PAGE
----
Even though SEO has been present for a few decades, everyone was at least a bit amazed that it took that long to switch to mobile first indexing.
For those of you who are not 100% sure what SEO represents, SEO (search engine optimization) represents a group of methods for better visibility on search engine result pages (a dominant search engine is Google).
Or, helping the right people find the right stuff online.
And SEO can drive millions of visitors to your website if you make the right moves.
Ok, so let’s start from the beginning. Google has been basing its ranking system on the desktop for a long time because the majority of internet users were using it on their PC.
So when the mobile revolution happened, where everyone immediately had a pocket computer with the ability to surf the web, shop, and talk online, it started to transform the field dramatically.
60% of users were using their mobile phones to visit websites, and that signified that something had to change.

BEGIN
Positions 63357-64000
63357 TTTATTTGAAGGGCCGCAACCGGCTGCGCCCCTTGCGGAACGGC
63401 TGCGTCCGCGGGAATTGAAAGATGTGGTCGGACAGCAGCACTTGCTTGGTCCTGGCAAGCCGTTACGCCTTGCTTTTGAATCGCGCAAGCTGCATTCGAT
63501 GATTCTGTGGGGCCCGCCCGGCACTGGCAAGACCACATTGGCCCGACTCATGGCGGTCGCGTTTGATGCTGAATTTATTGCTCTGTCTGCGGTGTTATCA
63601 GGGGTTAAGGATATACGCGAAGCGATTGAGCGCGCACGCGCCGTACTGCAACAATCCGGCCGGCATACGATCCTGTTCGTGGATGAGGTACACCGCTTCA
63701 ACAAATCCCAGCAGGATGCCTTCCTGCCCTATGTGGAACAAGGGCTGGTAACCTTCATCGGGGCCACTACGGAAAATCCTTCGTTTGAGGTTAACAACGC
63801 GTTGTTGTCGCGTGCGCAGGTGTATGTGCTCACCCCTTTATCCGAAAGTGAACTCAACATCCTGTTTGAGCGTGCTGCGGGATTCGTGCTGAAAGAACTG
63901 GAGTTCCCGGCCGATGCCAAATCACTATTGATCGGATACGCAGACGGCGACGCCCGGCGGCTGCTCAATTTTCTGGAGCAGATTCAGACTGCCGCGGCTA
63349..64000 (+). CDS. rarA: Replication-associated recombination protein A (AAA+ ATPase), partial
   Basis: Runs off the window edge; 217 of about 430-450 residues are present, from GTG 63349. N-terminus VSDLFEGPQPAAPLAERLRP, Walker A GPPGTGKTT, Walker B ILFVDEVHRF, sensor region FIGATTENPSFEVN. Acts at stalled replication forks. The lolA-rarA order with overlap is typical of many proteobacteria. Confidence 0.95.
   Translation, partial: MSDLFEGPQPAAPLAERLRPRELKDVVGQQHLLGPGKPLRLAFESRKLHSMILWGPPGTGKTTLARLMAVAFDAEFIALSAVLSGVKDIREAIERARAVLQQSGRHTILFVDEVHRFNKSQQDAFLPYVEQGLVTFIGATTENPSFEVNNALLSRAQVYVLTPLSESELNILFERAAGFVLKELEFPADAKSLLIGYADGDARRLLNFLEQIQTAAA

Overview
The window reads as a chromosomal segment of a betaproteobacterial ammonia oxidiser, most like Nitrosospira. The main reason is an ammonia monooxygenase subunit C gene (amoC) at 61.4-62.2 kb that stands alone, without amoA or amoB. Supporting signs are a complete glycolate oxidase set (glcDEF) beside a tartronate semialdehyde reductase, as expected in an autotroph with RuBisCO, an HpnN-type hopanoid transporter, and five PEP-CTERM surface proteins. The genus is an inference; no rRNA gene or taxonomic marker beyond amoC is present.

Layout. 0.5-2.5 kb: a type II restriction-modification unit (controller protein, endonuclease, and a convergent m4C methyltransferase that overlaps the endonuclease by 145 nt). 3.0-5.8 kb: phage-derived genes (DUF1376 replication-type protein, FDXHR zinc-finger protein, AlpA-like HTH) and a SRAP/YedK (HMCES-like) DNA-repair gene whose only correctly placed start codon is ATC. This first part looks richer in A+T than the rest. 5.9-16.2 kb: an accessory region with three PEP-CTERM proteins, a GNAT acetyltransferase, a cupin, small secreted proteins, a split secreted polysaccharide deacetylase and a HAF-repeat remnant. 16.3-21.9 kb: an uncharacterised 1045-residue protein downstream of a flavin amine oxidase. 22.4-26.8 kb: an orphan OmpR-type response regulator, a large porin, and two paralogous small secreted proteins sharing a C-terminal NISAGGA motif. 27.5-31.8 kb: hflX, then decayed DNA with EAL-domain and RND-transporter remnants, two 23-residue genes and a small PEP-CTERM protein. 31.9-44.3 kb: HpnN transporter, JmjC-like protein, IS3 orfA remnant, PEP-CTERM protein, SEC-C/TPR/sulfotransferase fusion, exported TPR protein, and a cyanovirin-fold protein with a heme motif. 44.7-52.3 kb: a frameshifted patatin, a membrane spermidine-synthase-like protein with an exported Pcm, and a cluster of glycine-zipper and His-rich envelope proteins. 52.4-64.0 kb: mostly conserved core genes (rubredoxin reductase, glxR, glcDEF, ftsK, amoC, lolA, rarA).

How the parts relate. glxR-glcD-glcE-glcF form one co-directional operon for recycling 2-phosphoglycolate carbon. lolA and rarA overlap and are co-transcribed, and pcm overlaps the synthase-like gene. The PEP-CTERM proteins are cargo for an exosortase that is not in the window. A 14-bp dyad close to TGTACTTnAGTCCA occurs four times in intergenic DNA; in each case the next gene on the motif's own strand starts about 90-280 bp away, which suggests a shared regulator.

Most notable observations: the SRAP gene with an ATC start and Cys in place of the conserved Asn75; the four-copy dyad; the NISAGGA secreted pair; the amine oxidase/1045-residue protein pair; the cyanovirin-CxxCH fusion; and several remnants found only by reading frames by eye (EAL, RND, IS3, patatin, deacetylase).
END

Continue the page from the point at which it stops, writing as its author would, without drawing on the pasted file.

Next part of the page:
So, in November of 2016. Google announced its mobile-first indexing.
What does mobile first indexing means exactly?
What did it mean in simple terms? It meant a shift from indexing the desktop version of a website to a mobile version.
Analysis of people’s use of their mobile devices has changed. It used to be that they would check their phone for the most part during their commute.
Now, 75% of all device usage happens at home or at work, which is also a dramatic shift. An even more important thing, according to Google itself, is that over 75% of internet traffic happens on mobile devices.
All of the above stipulates that focusing on mobile first indexing is a very important factor in getting higher traffic to your website.
What does mobile first indexing looks for?
Responsive web design